This is long, but I swear there is a point.
For 5 years I had a job I loved. It was my second job after graduate school which I started in 1998 and I was grossly underpaid. In those 5 years I never got a raise, and eventually the company closed the office so all the staff but one went into the unemployment line. While I enjoyed the job, had nothing changed I would have needed to work it forever. it would have not allowed an early retirement and probably would have ultimately resulted in reliance on social security.
After I got the boot from that job I was up for two jobs ,and while I got the nod for one, I came in second for the other. I took the one which made the offer and absolutely hated it from day 1. By day 3 the second job came calling as the number one guy demanded too much pay. I took the position he declined and left the job I hated after 6 days. The new job was as a sales engineer and I was great at it. It was stressful at times, but enjoyable. I moved up in the company and was on track to eventually be a VP. That's when we got bought out. I kept my salary, but was basically demoted until they eliminated my position after another year. So 4 years after I started, I hit the unemployment line.
My next sales gig was for 9 years. It was stressful after year one, and ridiculously stressful at the end. Unnecessarily stressful! The benefits were great. I was able to sock away money into 401k and their match was tremendous. I never failed to make a sales target, but was never really recognized for my efforts. At times the opposite was the case. Eventually they called me to a meeting where I pushed back and we decided to separate. Best day ever!
After the severance ended, I hit the unemployment line again. The next gig was very educational and financially rewarding. I managed 1/3 of the country and sold like there was no tomorrow. Unfortunately we didn't have project managers, so that duty fell on me. The stress of that situation was extremely tiring. I was fielding over 50 calls per day, every day, and working nights, weekends, and during vacation. I got a call by an HR manager and eventually we arrived at a suitable number, so I put in my notice after 4 years. I'm still on great terms with everyone there.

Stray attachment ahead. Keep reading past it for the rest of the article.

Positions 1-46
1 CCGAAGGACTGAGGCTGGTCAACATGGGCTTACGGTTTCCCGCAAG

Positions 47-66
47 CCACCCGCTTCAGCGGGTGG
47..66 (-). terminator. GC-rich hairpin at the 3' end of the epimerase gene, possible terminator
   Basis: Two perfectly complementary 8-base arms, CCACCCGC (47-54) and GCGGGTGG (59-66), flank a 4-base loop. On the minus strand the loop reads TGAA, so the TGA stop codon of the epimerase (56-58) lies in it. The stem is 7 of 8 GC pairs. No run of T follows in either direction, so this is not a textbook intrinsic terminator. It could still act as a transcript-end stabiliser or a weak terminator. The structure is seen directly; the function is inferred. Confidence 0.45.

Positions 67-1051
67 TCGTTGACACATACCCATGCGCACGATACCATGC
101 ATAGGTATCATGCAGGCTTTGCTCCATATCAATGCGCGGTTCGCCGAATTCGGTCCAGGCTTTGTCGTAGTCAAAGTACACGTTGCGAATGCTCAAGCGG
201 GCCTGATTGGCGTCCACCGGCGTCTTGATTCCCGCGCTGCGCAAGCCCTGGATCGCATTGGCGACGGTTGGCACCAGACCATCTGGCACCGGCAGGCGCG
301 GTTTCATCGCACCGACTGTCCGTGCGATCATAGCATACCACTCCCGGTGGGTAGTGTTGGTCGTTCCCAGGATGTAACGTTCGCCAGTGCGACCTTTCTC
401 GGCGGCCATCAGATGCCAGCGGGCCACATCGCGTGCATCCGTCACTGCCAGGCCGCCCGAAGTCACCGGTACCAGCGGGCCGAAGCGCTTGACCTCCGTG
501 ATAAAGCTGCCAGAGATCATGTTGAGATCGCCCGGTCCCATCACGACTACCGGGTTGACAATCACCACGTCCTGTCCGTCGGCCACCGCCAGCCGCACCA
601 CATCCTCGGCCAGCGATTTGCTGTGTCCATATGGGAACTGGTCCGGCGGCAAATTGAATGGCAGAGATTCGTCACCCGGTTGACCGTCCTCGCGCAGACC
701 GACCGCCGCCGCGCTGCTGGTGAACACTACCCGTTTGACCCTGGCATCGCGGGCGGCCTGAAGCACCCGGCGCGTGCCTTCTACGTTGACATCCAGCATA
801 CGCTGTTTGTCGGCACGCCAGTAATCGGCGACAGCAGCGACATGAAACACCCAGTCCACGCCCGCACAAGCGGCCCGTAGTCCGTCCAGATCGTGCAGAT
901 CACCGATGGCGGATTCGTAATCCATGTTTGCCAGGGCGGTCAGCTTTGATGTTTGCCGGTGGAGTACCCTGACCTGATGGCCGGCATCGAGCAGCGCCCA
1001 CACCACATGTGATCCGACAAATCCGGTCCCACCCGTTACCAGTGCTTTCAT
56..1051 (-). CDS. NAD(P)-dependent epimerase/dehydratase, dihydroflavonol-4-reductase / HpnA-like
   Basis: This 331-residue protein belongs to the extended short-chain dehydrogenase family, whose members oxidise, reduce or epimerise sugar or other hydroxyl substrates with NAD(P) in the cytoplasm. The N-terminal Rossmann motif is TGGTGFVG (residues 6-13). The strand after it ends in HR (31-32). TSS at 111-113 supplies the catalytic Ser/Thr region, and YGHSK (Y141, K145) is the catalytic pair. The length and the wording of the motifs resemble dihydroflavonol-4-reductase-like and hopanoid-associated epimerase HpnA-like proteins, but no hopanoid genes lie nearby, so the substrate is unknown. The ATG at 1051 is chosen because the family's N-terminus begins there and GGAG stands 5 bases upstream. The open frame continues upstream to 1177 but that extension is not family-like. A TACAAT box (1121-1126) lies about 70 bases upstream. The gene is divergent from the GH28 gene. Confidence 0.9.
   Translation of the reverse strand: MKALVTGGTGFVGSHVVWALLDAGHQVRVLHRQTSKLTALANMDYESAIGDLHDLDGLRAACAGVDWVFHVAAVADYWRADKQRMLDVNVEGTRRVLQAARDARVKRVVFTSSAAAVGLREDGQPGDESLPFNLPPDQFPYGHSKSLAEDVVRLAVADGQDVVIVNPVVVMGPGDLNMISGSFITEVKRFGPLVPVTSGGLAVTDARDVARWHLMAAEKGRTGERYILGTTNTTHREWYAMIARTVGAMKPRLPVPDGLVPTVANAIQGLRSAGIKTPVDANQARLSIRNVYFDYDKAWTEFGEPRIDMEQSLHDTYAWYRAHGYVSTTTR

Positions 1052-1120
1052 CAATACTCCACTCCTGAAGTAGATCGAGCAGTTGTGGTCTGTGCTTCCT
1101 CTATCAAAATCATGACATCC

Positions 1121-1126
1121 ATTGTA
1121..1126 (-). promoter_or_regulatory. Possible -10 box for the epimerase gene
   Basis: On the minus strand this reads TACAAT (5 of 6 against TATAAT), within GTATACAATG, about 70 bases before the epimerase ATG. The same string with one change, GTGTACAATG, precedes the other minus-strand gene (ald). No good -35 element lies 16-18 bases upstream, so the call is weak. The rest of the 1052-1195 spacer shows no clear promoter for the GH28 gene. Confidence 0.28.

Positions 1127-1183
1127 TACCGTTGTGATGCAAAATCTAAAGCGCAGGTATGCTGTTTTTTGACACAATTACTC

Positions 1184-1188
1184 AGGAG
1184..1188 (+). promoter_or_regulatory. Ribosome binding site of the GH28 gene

The new/current position, managing 1/4 of the country, started just before Covid hit and we were pulled off the road for 20 months. In the meantime they have decided we don't need to travel as much. So the position isn't overly stressful most of the time.
The point to it all is had I chose to stay where the job was the most enjoyable I'd get to be there forever. I would have had to work forever. By taking a lucrative position I set myself up for retirement. I've decided I'm out as soon as I can access my 401k funds without penalty at 59 1/2. I'll take SS as early as possible. If I work somewhere between 59 1/2 and 62 it will either be because I want to, or because I want to cover medical insurance costs.
My advice to a young person would be to take the money and the position which would allow the biggest contribution to retirement funds. There are three pillars to a successful job. They are to earn, learn, and enjoy. If you have all three you have the perfect job. Sometimes one can outpace the others and the job still be a good fit, at least for a while. So if you earn a ridiculous amount you won't care so much about enjoyment. Same for learning, sometimes what you learn at a lower paying position will set you up for future success. Ultimately enjoyment is where it is at, but it's hard to enjoy a job when you are having problems paying the bills and can see no means to retire. So if you're young, go for the cash!!!